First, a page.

N antibodies are generated initially. These antibodies are similar to the individuals

in GA and are helpful in solving optimization problems.

Step 2. Calculation of affinities

The affinities axi (i = 1,…, N) for antigens are calculated. The axi is set in accordance

with the problem being dealt with. The affinity for an antigen is similar to the

concept of fitness in GA.

Step 3. Calculation of expected values

The expected value ei (i = 1,…, N) of antibodies that can survive into the next

generation is calculated as

ax

ei = i (1)

Ci

1 N

Ci = ∑ ayi , j (2)

N j =1

The Method of Solving for Travelling Salesman Problem Using

Genetic Algorithm with Immune Adjustment Mechanism 99

Here, ayi,j is the similarity between antibodies of type i and j (i = 1,…,N, j = 1,…,N)

and is set in accordance with the problem. N/2 antibodies with low expected values

are eliminated,

2: Calculation of affinities

4: Antibody production

6: Adjustment of antibodies

however, among these, 10% of the antibodies with high affinities for antigens are

excluded from elimination.

Step 4. Antibody production

New antibodies are generated to replace the antibodies eliminated in Step 3. N/2

antibodies are selected from the surviving antibodies on the basis of the expected

values. These selected antibodies are mutated, after which their affinities for

antigens are calculated.

Step 5. Crossover and mutation

Antibodies are randomly selected (duplication permitted) from N antibodies, they

undergo crossover depending on crossover probability Pc, thereby generating N/2

antibodies. The generated antibodies undergo mutation depending on mutation

probability Pm, after which their affinities for antigens are calculated.

100 Traveling Salesman Problem, Theory and Applications

With respect to each antibody i of the N/2 antibodies generated in Step 5, an

antibody j with the greatest affinity for i is sought from among the existing N

antibodies. Among antibodies i and j, the one with the higher affinity for an antigen

survives into the next generation, while the other is eliminated.

Step 7. Repetition of Steps 3 to 6 for a determined number of generations.

Step 4 models [Feature 1] of the immune system and Step 6 models [Feature 2] of the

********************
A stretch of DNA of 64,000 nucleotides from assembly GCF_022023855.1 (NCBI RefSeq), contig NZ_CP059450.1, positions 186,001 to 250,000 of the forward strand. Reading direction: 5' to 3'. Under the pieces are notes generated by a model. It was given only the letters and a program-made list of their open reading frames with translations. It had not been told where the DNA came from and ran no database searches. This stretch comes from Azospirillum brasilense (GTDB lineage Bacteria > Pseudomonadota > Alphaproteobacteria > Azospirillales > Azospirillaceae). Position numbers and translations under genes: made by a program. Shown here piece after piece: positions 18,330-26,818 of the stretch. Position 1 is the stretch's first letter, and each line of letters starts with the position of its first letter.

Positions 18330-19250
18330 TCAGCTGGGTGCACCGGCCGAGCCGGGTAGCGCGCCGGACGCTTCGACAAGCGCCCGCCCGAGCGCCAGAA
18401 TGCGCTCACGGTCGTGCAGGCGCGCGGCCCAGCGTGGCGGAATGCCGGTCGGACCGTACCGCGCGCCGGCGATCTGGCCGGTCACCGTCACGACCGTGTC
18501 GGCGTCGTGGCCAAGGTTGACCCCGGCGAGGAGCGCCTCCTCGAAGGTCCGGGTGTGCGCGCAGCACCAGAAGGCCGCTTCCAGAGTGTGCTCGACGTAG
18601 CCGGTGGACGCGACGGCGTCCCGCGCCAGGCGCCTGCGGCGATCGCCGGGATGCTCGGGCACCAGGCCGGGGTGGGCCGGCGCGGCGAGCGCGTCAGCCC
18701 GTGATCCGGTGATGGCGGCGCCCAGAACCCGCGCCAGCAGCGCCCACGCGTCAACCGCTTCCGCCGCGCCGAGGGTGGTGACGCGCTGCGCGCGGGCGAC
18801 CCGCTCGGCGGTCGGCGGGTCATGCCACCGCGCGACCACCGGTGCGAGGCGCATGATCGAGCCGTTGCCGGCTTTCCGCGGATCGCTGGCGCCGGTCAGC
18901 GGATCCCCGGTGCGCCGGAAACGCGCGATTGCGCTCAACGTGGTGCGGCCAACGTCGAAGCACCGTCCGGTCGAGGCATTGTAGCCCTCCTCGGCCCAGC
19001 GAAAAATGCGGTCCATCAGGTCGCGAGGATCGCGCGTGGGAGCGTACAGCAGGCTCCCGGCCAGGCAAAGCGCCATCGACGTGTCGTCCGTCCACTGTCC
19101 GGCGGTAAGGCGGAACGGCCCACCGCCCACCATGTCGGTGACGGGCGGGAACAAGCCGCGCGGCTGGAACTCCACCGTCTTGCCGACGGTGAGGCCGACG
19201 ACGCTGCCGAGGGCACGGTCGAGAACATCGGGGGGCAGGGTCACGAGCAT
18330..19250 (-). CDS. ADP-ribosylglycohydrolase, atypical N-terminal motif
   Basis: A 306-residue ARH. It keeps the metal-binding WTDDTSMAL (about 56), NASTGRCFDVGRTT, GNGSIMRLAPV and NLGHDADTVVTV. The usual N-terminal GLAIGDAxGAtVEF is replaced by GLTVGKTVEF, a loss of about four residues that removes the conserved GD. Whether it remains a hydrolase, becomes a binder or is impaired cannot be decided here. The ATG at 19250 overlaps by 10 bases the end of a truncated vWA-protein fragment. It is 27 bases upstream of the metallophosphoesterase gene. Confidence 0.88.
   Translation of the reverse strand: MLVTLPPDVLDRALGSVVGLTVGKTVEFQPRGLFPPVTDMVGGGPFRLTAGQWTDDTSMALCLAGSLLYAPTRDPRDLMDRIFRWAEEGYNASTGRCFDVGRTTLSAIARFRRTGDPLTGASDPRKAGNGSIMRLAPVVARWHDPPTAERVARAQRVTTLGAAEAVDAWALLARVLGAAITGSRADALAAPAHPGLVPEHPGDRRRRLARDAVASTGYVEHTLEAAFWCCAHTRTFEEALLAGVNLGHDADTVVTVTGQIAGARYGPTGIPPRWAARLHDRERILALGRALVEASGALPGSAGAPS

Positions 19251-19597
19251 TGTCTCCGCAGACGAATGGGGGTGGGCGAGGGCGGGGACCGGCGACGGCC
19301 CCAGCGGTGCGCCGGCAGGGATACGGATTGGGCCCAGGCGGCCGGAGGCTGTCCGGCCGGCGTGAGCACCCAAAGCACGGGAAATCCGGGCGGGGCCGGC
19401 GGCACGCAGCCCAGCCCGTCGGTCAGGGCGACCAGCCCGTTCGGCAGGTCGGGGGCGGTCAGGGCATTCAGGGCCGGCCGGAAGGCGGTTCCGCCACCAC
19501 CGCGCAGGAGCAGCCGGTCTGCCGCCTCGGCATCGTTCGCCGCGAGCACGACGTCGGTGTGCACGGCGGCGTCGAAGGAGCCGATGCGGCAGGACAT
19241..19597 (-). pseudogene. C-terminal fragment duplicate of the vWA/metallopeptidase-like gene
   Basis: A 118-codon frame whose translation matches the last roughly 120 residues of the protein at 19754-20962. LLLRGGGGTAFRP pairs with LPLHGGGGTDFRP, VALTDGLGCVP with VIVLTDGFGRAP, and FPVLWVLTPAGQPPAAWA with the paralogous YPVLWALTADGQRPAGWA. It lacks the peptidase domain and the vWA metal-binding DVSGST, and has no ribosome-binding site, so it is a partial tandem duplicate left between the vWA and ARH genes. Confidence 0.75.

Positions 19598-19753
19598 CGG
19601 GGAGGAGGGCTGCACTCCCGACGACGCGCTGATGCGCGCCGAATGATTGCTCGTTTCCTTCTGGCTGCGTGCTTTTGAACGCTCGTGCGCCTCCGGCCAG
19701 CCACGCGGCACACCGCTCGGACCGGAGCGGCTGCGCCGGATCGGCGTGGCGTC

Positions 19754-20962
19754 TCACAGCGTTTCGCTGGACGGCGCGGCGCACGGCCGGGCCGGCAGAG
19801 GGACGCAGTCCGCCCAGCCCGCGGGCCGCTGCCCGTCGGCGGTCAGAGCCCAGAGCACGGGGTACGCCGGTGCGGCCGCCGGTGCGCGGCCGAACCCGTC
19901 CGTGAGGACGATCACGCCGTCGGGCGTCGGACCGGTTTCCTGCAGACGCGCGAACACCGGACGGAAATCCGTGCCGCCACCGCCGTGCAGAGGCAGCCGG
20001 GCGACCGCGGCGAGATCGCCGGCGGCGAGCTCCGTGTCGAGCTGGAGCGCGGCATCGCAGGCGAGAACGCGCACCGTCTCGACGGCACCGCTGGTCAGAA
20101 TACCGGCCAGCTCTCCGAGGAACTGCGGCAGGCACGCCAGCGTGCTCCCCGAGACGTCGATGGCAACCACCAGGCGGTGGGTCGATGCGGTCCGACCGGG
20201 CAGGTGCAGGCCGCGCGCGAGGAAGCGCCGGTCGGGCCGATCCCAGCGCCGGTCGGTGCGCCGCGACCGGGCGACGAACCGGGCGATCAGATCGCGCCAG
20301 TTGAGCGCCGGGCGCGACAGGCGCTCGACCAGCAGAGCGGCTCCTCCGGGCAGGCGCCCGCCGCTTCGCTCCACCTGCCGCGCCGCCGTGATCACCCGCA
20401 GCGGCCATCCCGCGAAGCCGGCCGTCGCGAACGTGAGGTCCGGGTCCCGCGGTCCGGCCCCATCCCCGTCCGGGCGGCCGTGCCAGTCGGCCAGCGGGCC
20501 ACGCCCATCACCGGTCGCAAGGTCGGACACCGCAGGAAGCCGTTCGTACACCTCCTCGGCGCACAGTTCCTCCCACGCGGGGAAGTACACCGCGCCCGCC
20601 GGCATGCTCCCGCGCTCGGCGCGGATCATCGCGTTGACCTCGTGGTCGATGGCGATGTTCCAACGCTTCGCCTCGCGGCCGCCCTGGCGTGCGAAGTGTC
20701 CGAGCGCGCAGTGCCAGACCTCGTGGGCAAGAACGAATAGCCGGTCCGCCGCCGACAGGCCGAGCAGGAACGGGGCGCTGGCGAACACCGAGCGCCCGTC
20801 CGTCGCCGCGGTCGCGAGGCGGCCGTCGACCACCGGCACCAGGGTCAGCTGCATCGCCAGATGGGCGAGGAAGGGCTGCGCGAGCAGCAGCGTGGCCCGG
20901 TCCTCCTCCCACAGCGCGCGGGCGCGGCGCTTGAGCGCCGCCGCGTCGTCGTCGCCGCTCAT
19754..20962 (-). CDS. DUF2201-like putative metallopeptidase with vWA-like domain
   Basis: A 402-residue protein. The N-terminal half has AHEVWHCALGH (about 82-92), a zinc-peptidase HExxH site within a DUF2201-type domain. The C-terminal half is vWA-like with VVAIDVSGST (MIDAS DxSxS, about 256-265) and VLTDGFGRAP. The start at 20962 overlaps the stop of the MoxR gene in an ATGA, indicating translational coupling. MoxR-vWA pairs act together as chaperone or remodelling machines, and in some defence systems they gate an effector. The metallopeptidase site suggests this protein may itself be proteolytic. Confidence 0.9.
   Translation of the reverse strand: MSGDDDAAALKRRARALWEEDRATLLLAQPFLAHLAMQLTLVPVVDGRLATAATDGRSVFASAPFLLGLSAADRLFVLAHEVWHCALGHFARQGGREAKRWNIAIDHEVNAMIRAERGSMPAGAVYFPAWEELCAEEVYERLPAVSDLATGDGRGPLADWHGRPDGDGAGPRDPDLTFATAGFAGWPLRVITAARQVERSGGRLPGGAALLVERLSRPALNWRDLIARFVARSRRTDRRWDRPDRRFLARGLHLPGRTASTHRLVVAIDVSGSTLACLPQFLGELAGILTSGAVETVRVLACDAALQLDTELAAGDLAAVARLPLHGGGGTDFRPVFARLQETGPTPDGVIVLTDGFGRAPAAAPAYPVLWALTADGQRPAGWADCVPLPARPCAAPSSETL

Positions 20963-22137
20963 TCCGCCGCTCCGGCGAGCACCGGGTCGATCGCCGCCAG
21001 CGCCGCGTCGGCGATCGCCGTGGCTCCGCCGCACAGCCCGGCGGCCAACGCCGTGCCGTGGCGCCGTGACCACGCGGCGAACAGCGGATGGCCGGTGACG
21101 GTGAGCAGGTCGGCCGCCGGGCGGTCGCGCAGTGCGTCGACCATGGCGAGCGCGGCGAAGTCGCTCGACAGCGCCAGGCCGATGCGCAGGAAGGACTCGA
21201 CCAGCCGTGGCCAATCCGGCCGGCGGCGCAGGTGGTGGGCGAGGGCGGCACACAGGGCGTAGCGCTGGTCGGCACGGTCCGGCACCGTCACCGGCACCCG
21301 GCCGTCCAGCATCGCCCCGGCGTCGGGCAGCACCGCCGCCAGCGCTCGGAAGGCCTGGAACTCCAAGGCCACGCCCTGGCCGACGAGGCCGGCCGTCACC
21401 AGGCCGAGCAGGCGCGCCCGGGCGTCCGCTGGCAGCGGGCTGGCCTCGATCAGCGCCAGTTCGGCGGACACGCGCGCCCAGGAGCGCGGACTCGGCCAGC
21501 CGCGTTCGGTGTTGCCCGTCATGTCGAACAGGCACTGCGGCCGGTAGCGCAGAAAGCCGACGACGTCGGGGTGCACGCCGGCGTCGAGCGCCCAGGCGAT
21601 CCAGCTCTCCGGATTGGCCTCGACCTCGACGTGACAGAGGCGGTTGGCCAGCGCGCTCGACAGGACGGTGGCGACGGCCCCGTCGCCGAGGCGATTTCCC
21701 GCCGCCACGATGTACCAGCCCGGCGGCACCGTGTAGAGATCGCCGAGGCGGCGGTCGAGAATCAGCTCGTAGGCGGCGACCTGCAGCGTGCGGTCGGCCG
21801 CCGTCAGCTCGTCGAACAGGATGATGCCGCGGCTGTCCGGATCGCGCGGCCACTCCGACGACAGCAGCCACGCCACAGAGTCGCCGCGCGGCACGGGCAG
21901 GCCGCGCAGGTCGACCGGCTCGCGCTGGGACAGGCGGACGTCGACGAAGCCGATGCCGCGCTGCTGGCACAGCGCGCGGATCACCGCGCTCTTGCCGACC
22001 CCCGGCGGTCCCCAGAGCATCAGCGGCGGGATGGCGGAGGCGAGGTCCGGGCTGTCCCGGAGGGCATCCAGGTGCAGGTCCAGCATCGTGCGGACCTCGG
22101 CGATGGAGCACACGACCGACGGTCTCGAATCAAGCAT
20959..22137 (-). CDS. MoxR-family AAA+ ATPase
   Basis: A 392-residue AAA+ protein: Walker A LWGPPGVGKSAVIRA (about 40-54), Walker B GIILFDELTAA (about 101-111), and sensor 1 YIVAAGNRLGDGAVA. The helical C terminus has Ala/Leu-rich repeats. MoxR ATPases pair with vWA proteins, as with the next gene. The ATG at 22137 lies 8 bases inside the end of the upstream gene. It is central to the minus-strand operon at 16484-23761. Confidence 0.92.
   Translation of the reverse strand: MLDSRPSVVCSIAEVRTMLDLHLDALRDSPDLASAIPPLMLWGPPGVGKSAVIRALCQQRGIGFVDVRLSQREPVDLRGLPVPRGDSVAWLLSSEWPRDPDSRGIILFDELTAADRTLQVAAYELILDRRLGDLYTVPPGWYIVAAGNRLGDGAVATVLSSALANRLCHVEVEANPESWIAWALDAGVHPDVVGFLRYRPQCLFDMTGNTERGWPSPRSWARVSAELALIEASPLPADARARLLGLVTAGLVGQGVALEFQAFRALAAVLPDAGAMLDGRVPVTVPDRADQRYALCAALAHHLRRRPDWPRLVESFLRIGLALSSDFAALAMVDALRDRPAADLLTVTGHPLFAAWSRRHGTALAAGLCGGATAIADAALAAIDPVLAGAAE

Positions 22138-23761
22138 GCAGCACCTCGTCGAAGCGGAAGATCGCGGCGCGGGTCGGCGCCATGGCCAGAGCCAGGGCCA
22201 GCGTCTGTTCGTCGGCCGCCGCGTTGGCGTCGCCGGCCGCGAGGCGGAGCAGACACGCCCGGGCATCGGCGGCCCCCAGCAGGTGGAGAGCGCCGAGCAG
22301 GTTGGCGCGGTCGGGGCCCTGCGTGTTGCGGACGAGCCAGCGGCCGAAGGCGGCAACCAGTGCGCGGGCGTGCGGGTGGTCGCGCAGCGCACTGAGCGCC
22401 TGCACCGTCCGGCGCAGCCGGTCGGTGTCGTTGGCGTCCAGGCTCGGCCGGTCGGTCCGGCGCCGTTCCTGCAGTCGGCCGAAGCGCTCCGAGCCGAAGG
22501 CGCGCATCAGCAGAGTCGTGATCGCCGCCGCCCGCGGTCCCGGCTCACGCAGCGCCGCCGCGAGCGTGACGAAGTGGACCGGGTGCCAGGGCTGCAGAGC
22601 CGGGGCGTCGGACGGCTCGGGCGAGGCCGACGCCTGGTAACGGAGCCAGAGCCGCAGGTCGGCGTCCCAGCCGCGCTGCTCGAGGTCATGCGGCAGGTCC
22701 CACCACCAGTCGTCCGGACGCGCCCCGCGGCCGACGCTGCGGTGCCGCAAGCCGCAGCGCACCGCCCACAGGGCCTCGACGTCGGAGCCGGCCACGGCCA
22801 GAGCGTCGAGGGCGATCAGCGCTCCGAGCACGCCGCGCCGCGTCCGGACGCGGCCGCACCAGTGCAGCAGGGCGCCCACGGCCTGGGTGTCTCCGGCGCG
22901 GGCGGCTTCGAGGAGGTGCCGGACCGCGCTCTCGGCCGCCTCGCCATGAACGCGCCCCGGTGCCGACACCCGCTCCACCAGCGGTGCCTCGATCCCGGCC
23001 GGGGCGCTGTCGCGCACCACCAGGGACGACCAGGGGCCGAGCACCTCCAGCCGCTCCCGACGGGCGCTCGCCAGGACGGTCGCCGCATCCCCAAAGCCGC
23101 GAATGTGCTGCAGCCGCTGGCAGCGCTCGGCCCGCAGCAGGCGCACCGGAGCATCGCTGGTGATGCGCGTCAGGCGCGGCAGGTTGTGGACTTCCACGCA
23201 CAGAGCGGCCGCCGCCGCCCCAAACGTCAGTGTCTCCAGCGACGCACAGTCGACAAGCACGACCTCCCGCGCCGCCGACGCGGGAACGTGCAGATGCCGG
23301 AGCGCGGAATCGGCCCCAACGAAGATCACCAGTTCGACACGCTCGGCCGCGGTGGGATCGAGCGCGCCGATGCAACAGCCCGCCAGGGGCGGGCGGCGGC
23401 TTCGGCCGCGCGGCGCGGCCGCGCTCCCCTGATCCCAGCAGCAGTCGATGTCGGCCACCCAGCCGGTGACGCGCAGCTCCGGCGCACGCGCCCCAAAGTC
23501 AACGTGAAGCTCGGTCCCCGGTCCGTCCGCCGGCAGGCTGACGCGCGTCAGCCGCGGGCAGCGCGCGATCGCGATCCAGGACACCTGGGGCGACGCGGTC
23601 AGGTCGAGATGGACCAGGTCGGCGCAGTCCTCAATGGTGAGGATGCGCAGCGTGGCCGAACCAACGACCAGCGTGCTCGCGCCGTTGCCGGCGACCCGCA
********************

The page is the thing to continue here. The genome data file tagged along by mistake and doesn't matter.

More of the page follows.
immune system. In GAIAM, antibodies with low density and high affinity for an antigen

tend to survive in order to maintain diversity. Moreover, such antibodies are generated in

GAIAM; antibodies with a high affinity for an antigen are produced through mutation. In

terms of GA, local search capability is improved. Moreover, narrowing of the search range is

eliminated through Step 6. Thus, the narrowing of the search to the vicinity of a single local

solution in GA is eliminated.

3.1 The GA algorithm

Here, the GA algorithm is briefly explained. The GA algorithm is shown in Fig.2.

2: Calculation of affinities

3: Reproduction

Same as Step 1 in the GAIAM

Step 2. Calculation of affinities

Same as Step 2 in the GAIAM

Step 3. Reproduction

N antibodies are selected from antibodies group to surviving next generation on

the basis of the affinity.

The Method of Solving for Travelling Salesman Problem Using

Genetic Algorithm with Immune Adjustment Mechanism 101

Same as Step 5 in the GAIAM

Step 5. Repetition of Steps 2 to 4 for a determined number of generations.

The disadvantages of using GA are premature convergence and poor local search capability.

Here, the GIRM algorithm is briefly explained. The GIRM algorithm is shown in Fig.3.

2: Calculation of affinities

4: Calculation of similarity

Same as Step 1 in the GAIAM

Step 2. Calculation of affinities

Same as Step 2 in the GAIAM

Step 3. Crossover and mutation

Same as Step 5 in the GAIAM

Step 4. Calculation of similarity

Same as similarity for GAIAM

Step 5. Immune recruitment test

An immune recruitment test is performed on antibodies obtained in Step3;

antibodies passing the test are added to the group. Alternatively, antibodies with

102 Traveling Salesman Problem, Theory and Applications

the lowest fitness in the group are removed. For details, see references (Bersini &

Varela, 1991) and (Tazawa et al., 1995) .

Step 6. Repetition of Steps 3 to 5 for a determined number of generations.

With GIRM, highly fit antibodies in the group and similar antibodies increase as a result of

the immune recruitment test, so searching in the proximity of a solution, i.e. highly fit

antibodies, becomes more vigorous. That is, local searches are intensive. When, however,

GIRM succumbs to a high-fitness local solution, it has difficulty escaping.

Here, the IA algorithm is briefly explained. The IA algorithm is shown in Fig.4.

2: Calculation of affinities

5: Antibody production

Same as Step 1 in the GAIAM

The Method of Solving for Travelling Salesman Problem Using

Genetic Algorithm with Immune Adjustment Mechanism 103

Same as Step 2 in the GAIAM

Step 3. Differentiation into memory cells

For details, see reference (Mori et al., 1997).

Step 4. Promotion and inhibition of antibody production

Same as Step 3 in the GAIAM

Step 5. Antibody production

New antibodies are produced to replace N/2 antibodies eliminated in Step 4. New